The Separationist School posits that Christians should totally veer away from the affairs of the state. They see the civil government as part and parcel of Satan’s mechanisms to extend his influence. Hence, Christians should never take part of it and instead focus their energy on fulfilling the Great Commission through various evangelism, discipleship and missionary projects. Further, separationists see political solutions as temporal solutions. Involvement in politics should be done on individual basis because it is not the duty of the Church corporately to alter governmental institutions. We must always come back to the God who transforms things for better. As such, the concepts of earthly and heavenly kingdoms must be put in their proper contexts. Spiritual results can only be achieved through spiritual means. Genuine and lasting moral reform can only be realized not by changing laws, but by changing the hearts and minds of people. Since the power of persuasion lies in the sovereign work of the Holy Spirit to convince and convict humans (John 16:Cool, Christians should abandon protest rallies and demonstrations. Nazi propagandist Joseph Gobbles said, "Churchmen dabbling in politics should take note that their only task is to prepare for the world hereafter." The Anabaptist of the sixteenth century was known for this philosophy.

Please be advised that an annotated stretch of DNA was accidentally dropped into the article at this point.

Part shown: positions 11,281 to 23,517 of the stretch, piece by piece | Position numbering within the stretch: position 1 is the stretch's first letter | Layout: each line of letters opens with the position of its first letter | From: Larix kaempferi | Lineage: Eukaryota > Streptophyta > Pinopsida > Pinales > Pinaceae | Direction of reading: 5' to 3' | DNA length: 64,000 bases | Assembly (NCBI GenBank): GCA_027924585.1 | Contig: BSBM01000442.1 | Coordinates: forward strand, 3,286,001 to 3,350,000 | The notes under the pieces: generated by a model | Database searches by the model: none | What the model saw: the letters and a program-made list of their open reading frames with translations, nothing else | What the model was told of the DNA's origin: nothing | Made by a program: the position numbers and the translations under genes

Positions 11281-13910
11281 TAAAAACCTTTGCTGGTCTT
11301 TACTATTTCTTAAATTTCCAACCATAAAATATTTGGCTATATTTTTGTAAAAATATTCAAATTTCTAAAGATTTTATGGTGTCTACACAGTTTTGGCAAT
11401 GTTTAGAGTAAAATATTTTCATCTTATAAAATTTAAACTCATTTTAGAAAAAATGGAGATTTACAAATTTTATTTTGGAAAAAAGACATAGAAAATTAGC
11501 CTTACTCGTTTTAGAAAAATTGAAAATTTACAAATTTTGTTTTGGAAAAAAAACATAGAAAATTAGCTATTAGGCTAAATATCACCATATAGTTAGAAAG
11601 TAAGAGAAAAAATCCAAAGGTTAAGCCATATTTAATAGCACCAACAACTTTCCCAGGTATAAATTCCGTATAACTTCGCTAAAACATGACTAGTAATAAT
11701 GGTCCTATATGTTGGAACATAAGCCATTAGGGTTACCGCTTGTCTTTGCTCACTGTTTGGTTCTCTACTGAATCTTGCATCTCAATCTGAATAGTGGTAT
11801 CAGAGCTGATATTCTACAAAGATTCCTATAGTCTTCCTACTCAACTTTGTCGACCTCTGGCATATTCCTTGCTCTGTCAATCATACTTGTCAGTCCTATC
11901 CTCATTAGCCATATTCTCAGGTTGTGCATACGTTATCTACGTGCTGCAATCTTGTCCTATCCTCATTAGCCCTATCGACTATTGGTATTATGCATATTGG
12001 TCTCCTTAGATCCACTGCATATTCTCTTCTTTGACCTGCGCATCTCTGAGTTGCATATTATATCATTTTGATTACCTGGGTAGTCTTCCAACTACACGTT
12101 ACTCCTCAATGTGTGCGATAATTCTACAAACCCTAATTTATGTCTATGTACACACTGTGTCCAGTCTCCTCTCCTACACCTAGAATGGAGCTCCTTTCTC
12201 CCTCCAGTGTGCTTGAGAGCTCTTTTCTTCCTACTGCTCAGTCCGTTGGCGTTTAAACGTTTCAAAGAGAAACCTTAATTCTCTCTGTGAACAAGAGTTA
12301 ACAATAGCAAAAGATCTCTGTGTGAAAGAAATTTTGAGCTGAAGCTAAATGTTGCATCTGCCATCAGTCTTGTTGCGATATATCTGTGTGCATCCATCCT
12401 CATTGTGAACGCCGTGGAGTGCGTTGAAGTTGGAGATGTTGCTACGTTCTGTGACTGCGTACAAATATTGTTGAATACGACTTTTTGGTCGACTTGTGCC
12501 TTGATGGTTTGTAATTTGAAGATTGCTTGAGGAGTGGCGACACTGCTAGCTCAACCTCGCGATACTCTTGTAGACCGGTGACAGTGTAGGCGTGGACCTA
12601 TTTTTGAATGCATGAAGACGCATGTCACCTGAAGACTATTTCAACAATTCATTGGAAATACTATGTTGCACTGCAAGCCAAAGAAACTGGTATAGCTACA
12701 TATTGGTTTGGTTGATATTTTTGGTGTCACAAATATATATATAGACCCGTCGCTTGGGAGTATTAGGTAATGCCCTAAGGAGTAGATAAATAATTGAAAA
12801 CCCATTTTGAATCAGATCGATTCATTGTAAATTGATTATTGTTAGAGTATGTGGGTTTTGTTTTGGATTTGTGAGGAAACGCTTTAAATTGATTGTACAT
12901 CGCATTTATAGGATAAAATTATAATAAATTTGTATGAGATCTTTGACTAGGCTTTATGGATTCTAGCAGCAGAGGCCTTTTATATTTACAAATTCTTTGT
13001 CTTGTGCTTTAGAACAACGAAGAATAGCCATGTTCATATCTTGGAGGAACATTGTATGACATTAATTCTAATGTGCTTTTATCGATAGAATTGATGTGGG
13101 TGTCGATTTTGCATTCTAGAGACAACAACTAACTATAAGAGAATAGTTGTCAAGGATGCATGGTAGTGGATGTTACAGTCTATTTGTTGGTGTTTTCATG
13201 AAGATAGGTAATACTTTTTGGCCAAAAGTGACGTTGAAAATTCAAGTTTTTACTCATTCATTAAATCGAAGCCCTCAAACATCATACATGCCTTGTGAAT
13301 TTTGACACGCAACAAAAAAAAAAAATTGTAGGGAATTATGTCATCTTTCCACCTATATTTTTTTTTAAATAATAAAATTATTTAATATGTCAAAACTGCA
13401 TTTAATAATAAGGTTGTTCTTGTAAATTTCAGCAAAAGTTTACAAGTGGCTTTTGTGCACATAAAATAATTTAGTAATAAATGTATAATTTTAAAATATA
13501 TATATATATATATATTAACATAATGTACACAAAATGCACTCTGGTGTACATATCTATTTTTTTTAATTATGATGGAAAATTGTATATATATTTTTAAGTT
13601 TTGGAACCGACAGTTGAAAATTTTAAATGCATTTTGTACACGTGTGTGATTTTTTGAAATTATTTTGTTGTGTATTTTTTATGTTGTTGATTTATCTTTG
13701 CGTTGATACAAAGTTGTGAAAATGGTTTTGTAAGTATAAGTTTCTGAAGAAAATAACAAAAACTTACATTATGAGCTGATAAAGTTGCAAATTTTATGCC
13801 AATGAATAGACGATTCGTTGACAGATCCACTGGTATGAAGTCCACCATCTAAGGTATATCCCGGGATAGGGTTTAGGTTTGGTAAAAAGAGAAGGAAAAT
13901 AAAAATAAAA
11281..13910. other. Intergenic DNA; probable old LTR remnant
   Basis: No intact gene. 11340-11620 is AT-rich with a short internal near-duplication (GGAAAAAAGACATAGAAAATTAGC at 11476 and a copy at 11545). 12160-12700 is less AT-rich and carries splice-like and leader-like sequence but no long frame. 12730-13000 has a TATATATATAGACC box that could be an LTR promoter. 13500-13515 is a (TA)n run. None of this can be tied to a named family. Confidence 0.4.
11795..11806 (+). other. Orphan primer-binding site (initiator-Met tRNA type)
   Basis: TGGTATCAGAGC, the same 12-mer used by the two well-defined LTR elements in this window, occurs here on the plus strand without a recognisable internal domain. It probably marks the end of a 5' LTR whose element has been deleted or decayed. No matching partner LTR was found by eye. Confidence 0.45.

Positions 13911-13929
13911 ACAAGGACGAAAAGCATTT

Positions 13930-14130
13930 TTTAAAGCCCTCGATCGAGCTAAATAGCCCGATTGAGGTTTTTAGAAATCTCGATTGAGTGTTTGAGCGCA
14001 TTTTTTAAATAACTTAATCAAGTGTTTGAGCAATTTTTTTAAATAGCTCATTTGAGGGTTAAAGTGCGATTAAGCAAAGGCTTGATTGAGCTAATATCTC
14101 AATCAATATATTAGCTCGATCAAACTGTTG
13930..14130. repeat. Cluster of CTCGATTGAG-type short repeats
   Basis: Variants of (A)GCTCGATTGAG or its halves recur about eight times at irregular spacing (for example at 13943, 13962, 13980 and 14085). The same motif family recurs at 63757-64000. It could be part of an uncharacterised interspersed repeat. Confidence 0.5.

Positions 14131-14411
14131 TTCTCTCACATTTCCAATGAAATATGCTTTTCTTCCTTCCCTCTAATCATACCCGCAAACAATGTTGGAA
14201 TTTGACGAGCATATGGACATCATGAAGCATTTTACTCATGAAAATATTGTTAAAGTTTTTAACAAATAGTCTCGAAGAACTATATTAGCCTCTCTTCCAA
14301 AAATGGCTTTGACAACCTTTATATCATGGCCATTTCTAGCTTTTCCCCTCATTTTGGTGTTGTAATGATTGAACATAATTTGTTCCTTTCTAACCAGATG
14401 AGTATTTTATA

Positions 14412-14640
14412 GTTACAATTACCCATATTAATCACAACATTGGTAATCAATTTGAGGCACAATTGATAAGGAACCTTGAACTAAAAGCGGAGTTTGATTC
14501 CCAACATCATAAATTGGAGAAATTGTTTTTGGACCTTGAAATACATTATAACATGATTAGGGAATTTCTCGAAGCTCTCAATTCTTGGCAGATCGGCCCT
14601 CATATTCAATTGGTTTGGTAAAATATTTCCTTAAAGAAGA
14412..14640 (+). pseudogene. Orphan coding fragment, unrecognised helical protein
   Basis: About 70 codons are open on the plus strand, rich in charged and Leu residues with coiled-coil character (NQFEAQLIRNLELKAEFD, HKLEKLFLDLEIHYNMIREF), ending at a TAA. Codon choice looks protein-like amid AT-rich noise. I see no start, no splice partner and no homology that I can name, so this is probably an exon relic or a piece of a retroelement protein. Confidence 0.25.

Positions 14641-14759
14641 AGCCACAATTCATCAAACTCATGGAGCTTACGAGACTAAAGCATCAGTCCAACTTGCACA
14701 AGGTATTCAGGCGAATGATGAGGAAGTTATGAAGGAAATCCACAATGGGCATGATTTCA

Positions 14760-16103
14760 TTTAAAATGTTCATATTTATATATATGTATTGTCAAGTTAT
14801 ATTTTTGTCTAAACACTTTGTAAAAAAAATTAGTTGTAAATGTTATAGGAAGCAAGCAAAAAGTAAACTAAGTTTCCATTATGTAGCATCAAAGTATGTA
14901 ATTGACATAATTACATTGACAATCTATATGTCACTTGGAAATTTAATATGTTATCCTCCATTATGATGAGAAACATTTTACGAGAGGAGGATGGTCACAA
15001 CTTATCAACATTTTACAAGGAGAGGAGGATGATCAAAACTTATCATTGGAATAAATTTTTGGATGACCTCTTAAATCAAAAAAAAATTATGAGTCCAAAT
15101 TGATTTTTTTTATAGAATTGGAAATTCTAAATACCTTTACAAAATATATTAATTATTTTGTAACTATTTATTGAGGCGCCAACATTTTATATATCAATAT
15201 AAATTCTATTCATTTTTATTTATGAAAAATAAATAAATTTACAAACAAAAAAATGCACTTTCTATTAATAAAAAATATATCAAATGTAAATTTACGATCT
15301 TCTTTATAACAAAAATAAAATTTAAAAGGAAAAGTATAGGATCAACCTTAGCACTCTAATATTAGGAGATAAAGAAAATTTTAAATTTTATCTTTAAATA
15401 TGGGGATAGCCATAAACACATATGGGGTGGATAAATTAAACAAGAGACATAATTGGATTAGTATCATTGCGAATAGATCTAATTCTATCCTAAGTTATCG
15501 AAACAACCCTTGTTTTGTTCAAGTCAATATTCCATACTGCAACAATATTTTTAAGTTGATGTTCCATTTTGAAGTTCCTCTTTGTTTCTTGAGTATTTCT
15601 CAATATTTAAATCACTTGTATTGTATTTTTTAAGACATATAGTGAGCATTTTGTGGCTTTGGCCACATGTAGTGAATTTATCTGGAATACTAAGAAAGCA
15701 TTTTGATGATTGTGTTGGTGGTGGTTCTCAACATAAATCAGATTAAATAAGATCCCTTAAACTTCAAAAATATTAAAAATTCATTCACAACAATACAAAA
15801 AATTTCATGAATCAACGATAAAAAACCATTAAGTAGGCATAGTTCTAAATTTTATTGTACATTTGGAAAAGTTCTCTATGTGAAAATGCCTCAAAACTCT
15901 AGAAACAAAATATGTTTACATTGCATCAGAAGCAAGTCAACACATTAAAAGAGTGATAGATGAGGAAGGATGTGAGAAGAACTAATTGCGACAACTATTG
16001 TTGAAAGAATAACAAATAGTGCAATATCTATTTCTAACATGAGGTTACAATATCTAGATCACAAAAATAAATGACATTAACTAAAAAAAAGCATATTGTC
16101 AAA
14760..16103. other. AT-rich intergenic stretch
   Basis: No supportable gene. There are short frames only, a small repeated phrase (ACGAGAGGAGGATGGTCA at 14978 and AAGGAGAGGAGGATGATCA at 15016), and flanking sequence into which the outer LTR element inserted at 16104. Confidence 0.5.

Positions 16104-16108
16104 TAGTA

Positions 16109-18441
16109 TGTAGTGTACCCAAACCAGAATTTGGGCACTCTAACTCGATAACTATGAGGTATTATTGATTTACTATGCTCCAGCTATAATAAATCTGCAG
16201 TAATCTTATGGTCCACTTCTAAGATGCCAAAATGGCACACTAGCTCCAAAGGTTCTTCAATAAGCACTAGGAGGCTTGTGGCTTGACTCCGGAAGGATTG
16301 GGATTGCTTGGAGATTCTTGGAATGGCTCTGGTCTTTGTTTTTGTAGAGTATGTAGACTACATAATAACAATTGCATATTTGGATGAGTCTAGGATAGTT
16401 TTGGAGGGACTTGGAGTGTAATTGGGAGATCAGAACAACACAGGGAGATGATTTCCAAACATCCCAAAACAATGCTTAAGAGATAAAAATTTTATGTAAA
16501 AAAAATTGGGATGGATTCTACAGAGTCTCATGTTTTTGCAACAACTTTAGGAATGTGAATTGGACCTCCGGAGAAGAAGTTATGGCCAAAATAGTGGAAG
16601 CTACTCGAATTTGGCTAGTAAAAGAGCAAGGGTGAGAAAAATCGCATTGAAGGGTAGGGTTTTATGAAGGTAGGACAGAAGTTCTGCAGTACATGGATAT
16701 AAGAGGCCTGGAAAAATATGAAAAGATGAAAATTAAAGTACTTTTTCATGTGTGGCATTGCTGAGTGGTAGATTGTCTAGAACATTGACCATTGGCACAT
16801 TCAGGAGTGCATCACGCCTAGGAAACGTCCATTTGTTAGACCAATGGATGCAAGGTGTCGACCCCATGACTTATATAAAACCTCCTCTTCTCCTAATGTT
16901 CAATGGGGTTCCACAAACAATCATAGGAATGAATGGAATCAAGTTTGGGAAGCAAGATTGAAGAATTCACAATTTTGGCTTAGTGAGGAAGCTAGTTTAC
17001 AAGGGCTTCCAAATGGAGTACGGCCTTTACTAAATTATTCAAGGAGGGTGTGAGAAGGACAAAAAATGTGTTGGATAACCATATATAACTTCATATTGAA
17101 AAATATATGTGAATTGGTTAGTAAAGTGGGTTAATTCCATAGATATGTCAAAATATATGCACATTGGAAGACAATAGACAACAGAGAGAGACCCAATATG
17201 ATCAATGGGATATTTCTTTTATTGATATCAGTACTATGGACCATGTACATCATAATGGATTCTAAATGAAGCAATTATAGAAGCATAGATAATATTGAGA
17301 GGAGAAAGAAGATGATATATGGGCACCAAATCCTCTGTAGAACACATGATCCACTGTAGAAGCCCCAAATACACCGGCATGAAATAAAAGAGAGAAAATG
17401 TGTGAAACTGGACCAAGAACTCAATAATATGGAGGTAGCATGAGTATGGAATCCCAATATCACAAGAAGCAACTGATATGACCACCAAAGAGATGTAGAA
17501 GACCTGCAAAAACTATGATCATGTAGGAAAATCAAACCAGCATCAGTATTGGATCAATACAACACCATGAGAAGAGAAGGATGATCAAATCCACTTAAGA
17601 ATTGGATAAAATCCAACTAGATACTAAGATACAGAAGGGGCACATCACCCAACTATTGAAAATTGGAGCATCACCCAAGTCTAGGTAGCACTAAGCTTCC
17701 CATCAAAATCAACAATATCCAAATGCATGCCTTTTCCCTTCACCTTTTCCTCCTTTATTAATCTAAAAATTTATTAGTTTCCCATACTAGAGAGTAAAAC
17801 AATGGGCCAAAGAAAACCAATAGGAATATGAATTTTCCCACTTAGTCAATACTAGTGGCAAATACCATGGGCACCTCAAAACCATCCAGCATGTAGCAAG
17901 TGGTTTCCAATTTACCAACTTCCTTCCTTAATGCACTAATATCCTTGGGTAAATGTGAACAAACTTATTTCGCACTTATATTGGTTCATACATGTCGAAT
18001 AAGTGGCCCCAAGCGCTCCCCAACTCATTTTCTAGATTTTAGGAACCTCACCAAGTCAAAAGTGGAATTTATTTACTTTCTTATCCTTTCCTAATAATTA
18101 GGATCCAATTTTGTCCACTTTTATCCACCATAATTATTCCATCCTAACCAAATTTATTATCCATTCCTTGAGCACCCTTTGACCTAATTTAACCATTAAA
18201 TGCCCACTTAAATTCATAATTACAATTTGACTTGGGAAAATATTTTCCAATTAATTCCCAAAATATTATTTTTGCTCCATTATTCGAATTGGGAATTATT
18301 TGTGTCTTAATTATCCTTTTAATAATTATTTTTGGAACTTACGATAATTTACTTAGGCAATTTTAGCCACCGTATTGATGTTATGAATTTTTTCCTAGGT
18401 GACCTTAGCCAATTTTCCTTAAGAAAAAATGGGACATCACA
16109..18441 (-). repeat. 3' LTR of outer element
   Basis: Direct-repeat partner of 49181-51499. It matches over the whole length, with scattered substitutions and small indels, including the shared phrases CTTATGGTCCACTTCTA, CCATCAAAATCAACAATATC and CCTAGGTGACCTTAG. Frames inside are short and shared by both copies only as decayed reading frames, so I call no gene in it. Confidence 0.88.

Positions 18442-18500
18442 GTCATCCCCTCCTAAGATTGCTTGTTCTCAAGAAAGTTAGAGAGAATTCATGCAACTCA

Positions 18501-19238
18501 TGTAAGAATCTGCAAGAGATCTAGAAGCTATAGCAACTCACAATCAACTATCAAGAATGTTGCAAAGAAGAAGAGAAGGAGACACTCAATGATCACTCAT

The Strategist school firmly believes that the Church must always be faithful to fulfill the Great Commission. In addition, as a Bride of Christ, she must also exercise strategic involvement in the political process as a springboard for the expansion of God’s kingdom on earth. There is a consensus in the Christian world that this is the most balanced and biblical position. Quoting Chuck Colson, founder of Prison Fellowship, “Politics is not the Church's first calling. Evangelism, . . . providing discipleship, fellowship, teaching the Word . . . are the heartbeat of the Church. When it addresses political issues, the Church must not do so at the risk of weakening its primary mission."

The Bible introduces many political and/or government figures: Melchizedek (priest and king of Salem, Gen. 14:18), Daniel (governor during the time of King Darius) and Nehemiah (political butler in king’s court). Some Bible scholars interpret "Caesar's household" (Phil. 4:22) as the converted civil servants; "Erastus the chamberlain" (Rom. 16:23) was probably a Corinthian treasurer; Joseph of Arimathea and Nicodemus were members of the Jewish Sanhedrin. There is no verse in the Bible that prohibits God’s children from engaging public affairs. All Christians are part of the city-state and have the same civic duties as others. The main argument is: If we can be soldiers, judges and government workers, why can’t we become national leaders?